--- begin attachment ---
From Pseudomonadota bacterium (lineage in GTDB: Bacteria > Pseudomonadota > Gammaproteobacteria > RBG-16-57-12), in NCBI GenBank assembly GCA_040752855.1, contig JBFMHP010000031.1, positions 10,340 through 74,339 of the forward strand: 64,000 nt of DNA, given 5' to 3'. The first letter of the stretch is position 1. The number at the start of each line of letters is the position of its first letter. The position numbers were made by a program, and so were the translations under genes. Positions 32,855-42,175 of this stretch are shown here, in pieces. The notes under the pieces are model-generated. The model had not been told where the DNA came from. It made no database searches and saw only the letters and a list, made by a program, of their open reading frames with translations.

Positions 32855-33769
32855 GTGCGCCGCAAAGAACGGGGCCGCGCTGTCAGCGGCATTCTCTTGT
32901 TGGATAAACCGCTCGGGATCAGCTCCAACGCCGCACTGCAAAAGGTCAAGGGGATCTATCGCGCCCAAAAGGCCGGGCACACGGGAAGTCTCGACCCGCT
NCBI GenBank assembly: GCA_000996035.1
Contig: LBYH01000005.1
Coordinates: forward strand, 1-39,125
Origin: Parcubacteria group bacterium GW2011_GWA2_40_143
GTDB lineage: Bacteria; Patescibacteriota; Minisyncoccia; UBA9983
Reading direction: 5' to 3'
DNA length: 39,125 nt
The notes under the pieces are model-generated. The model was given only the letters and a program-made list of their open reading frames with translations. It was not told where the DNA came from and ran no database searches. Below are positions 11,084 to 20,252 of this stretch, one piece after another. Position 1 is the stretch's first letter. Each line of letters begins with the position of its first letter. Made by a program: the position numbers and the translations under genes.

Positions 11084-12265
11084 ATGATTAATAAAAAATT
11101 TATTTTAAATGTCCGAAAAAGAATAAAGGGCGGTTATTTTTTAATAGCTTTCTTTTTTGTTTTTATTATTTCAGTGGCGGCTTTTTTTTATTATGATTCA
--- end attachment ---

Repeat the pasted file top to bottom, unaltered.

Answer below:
From Pseudomonadota bacterium (lineage in GTDB: Bacteria > Pseudomonadota > Gammaproteobacteria > RBG-16-57-12), in NCBI GenBank assembly GCA_040752855.1, contig JBFMHP010000031.1, positions 10,340 through 74,339 of the forward strand: 64,000 nt of DNA, given 5' to 3'. The first letter of the stretch is position 1. The number at the start of each line of letters is the position of its first letter. The position numbers were made by a program, and so were the translations under genes. Positions 32,855-42,175 of this stretch are shown here, in pieces. The notes under the pieces are model-generated. The model had not been told where the DNA came from. It made no database searches and saw only the letters and a list, made by a program, of their open reading frames with translations.

Positions 32855-33769
32855 GTGCGCCGCAAAGAACGGGGCCGCGCTGTCAGCGGCATTCTCTTGT
32901 TGGATAAACCGCTCGGGATCAGCTCCAACGCCGCACTGCAAAAGGTCAAGGGGATCTATCGCGCCCAAAAGGCCGGGCACACGGGAAGTCTCGACCCGCT
NCBI GenBank assembly: GCA_000996035.1
Contig: LBYH01000005.1
Coordinates: forward strand, 1-39,125
Origin: Parcubacteria group bacterium GW2011_GWA2_40_143
GTDB lineage: Bacteria; Patescibacteriota; Minisyncoccia; UBA9983
Reading direction: 5' to 3'
DNA length: 39,125 nt
The notes under the pieces are model-generated. The model was given only the letters and a program-made list of their open reading frames with translations. It was not told where the DNA came from and ran no database searches. Below are positions 11,084 to 20,252 of this stretch, one piece after another. Position 1 is the stretch's first letter. Each line of letters begins with the position of its first letter. Made by a program: the position numbers and the translations under genes.

Positions 11084-12265
11084 ATGATTAATAAAAAATT
11101 TATTTTAAATGTCCGAAAAAGAATAAAGGGCGGTTATTTTTTAATAGCTTTCTTTTTTGTTTTTATTATTTCAGTGGCGGCTTTTTTTTATTATGATTCA